Quinton 'Rampage' Jackson
Running time: 93 min.
Reviewed by Matthew Hardstaff
In 2005, Dream Stage Entertainment was the most popular mixed martial art and kick boxing promotion in the world, holding attendances records surpassing 90,000. But forces were quickly working against the Japanese fight organization, as a shift in power at the hands of the USA based UFC was gaining strength (the UFC would eventually buy out and fold the Japanese company). Featuring the best mixed martial artists in the world, some of whom were and still are international superstars, DSE president Nobuyuki Sakakibara was looking for ways to maintain the foothold in the fight world while he still could. His answer, produce a feature film that revolves around a group of fighters doing battle in a tournament, and cast real life MMA superstars in the key fighting roles!
At this point, some MMA stars had branched out into acting. Bob Sapp already had roles in "Izo" and "Devilman", Don Frye had been in "Godzilla: Final Wars" and a slew of state side fighters were beginning to fill the North American shelves with bad, straight to video MMA films. Nobuyuki Sakakibara is a man of vision however, and wanted to create a more legitimate film, not just v-cinema trash, with MMA as the back drop. And so "Nagurimono" was born.
"Nagurimono" centers around a tournament between two rival yakuza gangs sometime in the 19th century. Both are vying for the acquisition of a drug sold by an English ex-pat (Christian Storms), and he suggests they arrange a fighting tournament to decide who gets the rights to his wares. Sounds like a simple enough plot, however writer Kazuhiko Ban had other ideas. Whilst the film starts with two fighters doing battle, and continues as we progress through the tournament and its aftermath, he crosscuts the action with backstory that establishes not only the reasons for the tournament, but also to add a few twists and turns to keep if from being a straight-up fighting affair.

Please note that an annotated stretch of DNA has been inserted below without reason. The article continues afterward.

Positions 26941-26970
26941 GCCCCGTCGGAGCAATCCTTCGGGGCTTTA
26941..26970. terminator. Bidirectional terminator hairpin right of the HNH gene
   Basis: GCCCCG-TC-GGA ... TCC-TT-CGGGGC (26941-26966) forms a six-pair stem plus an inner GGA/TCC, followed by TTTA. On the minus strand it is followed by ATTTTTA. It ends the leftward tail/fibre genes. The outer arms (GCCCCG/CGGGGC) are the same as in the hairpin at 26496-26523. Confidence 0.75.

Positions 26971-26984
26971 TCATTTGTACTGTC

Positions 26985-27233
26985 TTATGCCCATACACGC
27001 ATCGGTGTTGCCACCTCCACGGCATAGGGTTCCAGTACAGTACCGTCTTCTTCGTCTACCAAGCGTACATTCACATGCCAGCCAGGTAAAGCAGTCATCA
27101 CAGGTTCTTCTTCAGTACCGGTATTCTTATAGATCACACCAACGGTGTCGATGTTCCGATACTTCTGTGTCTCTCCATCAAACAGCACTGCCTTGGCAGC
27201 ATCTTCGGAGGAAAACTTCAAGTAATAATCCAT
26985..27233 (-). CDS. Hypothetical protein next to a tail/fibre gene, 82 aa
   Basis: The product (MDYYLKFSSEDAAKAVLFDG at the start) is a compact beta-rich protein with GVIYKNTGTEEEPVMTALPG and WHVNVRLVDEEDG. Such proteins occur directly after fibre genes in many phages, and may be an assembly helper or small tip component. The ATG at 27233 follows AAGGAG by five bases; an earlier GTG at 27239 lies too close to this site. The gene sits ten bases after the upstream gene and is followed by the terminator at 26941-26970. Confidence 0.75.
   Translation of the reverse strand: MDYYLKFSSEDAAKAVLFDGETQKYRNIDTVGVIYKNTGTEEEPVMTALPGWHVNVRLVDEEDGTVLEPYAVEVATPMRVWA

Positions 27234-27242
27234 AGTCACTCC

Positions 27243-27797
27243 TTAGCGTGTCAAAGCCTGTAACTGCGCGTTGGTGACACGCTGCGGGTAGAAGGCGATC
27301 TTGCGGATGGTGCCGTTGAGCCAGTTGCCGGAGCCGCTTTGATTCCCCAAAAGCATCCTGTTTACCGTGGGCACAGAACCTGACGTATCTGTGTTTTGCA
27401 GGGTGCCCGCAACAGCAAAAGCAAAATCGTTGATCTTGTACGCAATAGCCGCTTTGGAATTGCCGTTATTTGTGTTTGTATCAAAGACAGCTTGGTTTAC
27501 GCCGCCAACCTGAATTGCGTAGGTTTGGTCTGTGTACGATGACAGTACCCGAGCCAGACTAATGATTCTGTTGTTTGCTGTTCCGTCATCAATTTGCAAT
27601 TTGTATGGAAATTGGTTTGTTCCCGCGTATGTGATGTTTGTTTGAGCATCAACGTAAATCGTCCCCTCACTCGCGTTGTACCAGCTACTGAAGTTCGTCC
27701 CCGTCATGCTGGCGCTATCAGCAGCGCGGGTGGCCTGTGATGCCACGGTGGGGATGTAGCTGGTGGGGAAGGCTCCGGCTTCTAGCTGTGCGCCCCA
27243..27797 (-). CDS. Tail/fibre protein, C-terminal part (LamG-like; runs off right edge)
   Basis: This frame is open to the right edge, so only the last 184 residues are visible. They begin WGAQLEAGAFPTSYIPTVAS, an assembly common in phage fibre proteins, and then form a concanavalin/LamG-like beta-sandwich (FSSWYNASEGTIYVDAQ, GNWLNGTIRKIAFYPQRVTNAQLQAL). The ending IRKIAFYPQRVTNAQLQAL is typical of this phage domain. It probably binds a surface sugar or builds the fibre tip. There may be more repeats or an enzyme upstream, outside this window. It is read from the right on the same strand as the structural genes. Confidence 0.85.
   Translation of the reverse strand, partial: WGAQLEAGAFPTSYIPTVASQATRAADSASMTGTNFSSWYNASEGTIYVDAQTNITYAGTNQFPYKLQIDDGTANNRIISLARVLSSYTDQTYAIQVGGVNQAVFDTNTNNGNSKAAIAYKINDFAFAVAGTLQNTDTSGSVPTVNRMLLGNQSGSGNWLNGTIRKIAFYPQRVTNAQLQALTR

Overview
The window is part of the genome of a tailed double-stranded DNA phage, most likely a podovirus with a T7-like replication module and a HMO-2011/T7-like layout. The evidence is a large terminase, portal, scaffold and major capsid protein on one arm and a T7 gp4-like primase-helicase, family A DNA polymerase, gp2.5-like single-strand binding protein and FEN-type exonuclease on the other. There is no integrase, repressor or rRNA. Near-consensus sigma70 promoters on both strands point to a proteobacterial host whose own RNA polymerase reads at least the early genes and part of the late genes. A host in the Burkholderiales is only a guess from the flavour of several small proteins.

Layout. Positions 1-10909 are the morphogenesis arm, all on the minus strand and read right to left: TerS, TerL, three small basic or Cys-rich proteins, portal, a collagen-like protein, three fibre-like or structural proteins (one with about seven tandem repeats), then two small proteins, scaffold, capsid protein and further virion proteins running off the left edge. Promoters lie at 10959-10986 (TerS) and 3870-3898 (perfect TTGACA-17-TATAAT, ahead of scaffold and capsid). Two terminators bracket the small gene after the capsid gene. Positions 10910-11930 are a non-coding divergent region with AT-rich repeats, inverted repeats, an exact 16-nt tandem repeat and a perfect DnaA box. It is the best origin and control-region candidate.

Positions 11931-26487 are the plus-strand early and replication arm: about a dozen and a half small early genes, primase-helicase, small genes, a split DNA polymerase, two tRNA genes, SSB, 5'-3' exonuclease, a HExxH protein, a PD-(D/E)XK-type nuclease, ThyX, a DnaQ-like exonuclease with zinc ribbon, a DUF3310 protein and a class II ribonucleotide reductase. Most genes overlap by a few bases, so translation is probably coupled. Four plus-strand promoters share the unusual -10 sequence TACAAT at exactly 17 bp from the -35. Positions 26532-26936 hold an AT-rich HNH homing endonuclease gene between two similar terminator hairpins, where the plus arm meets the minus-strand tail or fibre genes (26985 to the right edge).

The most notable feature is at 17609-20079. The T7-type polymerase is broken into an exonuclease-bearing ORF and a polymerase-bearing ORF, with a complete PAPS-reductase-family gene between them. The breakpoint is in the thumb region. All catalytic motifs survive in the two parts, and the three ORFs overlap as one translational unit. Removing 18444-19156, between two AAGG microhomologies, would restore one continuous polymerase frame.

At its heart, it winds up being a love story between Anrai (Hiroshi Tamaki) and his prostitute step sister (Asami Mizukawa) Both had their parents killed at the hands of Pistol Aijiro (Takanoro Jinnai), and both were taken in and raised by him. One obviously as a prostitute who Pistol often samples and the other his errand boy and right hand man. The constant unravelling of the tale does raise this film above most of the MMA trash that graces the video store shelves this side of the ocean.
One of the smartest moves Nobuyuki Sakakibara (who is also a producer on the film) allowed the filmmakers to do was to not only utilize the real MMA fighters DSE had under contract who were accustom to full contact fighting, but he actually had them take guys who actually fought, and in some instances re-enact their fights for the film. This instantly becomes one of the films highlights. And so art imitates life as Kazushi Sakuraba fights Quinton “Rampage” Jackson and Don Frye battles Yoshihiro Takayama. Wanderlai Silva also battles Matsuki Koga, who is not a professional fighter, but an actor who is trained in a variety of martial arts and therefore comes off as very believable.
How do these fights fair? Ultimately, like the movie itself, parts are entertaining to watch, but overall, something feels like its missing. Rampage versus Sakuraba (Sakuraba being my favourite MMA fighter of all time) feels like the two fighters are just sparring. There’s little immediacy and it hardly seems like the two are desperate to win. Granted, you can tell they know what they’re doing, and they perform some of their signature moves (Rampage’s slam and Sakuraba’s monkey punch), but they don’t look like they’re givin’ er. However Don Frye and Yoshihiro Takayama is a different story all together. These two, in real life, had one of the most exciting fights of all time, in which they stood like two hockey players and punched each other in the face for 9 minutes (look it up on youtube, its spectacular). They re-enact that very moment, which may seem unbelievable, but hey, it actually happened. But these guys also look like they’re actually going it at, you can feel the kicks and punches, and this part is the high light of the film.
So, ultimately, if you like MMA films, this raises above most of the poor excuses for a fight film that exist out there, but it doesn’t reach the lofty heights I’m sure Sakakibara was hoping for, but very few films have elevated MMA to that height even now. "Flashpoint", "Undisputed 3" and "Blood and Bone" are the three that come to mind, with "Red Belt" close behind. This film doesn’t come close to those.
Read more by Matthew Hardstaff at his blog.
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